When Maria opened her own business in 2016, she was honored to hire her older children as part of the team: “They are spectacular colleagues with whom I can brainstorm and find solutions. It’s impressive to see the natural ability they have for the work they do.”

 

Alejandra is an occupational therapist assistant. She works with children in one of their two locations. Alejandra said her mom continues to inspire her: “She has that ability to maintain a boundary between being a mom, being a leader and being a boss.”

 

The siblings treat their young clients the way they would like their sister, Gabriela, to be treated.

 

Alexander works as an occupational therapist assistant and manager of their main location. The business also hosts Keiser University occupational therapy students who are doing their clinicals. Alexander is also the field instructor for the students. He prepares every new intern with an important message: “You really have to be passionate about what you do and really love what you do in order to succeed. The kids know when your heart is in it. Families know when your heart is in it.”

 

The Hernandez family has a heart for helping others and it begins at home. Maria explained her daughter, Gabriela, was one of the reasons behind the name Dream, Hope & Believe Therapy. Every accomplishment in therapy with Gabriela was first a dream, then a hope, until it became a belief. Maria applied the same principles to her business: “I dreamed it. I had the hope to truly be able to make a difference and I believe that what I am doing is making a big difference in my kids, their families and my community.”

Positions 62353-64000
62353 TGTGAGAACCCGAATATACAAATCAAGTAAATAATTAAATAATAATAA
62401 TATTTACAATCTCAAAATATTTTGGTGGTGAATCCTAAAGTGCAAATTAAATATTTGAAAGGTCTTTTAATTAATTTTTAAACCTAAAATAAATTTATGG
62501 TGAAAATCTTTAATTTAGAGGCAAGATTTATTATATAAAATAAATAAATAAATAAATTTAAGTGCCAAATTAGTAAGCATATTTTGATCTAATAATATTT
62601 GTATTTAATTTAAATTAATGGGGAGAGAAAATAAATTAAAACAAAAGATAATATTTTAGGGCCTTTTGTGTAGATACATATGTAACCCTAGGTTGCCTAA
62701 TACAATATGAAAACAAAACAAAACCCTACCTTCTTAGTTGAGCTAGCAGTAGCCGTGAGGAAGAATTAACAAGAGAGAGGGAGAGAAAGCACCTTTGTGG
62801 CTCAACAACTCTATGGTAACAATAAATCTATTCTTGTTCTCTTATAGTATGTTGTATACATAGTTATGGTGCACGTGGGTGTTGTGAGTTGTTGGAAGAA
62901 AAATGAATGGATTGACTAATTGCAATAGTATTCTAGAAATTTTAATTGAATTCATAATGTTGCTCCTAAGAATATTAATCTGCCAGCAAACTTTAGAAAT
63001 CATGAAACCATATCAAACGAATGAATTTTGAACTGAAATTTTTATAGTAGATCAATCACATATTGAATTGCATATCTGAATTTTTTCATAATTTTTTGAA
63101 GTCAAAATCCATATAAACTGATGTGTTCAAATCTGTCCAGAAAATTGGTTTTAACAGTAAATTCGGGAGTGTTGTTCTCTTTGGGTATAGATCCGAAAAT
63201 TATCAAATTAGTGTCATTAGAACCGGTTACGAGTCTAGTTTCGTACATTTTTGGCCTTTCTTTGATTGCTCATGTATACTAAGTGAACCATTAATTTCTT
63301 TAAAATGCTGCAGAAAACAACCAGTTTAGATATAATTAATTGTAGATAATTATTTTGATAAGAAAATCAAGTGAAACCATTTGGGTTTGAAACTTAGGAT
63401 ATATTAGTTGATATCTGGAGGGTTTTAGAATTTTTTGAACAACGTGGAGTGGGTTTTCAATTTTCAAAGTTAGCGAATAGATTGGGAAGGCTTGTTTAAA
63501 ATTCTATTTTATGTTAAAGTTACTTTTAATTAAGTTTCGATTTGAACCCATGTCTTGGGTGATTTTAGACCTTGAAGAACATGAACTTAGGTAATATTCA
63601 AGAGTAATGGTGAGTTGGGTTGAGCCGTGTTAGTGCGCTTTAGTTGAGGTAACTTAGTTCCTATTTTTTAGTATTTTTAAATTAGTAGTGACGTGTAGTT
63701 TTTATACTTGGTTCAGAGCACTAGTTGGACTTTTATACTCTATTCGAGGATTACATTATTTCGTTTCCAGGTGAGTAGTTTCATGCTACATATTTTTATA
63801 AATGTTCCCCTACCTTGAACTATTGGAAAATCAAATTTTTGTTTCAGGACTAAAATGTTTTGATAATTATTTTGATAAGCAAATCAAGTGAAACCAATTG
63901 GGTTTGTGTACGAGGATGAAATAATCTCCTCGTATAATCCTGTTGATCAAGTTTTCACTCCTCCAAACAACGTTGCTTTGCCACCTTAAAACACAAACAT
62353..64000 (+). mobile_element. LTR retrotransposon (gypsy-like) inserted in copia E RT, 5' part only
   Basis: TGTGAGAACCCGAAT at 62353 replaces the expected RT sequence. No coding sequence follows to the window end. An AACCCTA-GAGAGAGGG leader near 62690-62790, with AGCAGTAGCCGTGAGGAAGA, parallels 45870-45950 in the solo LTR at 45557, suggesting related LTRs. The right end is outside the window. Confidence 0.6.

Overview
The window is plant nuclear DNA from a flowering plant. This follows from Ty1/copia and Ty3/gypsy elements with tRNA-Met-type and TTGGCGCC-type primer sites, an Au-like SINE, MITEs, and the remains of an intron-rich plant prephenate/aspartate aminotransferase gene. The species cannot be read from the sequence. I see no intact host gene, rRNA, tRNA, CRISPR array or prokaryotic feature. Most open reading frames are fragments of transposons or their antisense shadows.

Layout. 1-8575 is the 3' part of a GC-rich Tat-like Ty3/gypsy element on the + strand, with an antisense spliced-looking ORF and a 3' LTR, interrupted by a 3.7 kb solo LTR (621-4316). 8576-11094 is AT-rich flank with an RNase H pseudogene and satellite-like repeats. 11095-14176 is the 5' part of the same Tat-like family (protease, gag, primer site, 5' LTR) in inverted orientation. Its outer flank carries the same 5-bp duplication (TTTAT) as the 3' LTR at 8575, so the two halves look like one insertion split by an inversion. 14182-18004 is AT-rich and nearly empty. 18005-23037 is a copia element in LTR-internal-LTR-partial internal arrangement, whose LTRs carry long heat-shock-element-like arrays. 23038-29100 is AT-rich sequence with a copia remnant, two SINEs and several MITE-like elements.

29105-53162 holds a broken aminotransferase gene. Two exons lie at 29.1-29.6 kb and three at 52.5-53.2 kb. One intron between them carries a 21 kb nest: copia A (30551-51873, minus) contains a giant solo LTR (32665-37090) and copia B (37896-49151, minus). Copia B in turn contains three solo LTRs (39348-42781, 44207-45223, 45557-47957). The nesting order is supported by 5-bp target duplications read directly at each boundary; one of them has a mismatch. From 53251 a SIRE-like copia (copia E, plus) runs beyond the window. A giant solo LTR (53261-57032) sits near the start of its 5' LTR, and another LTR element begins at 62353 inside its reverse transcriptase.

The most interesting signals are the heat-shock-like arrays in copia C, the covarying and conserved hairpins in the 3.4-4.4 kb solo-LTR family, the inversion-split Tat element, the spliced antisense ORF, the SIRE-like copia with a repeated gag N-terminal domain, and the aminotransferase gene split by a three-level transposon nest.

Today, their family success story has come full circle. Maria and her children are featured in their own Keiser University commercial. It was shot on location at their main clinic in South Florida. Maria hopes others who watch it will realize they too can attain their dreams: “I put this in God’s hands, and I realized this is my life’s purpose.”

 

Maria returned to Keiser University and expects to graduate with a Bachelor of Science in Health Science in January of 2021. She also has plans to pursue a Master of Science in Occupational Therapy.

 

“Education is power. If I am going to keep changing the world around me, I must have the power,” Maria said.

 

family of occupational therapy graduates from Keiser University at Dream, Hope & Believe Therapy, smiling at the camera Occupational therapist leading children in therapy, doing yoga poses maria hernandez, owner of Dream, Hop & Believe Therapy Corp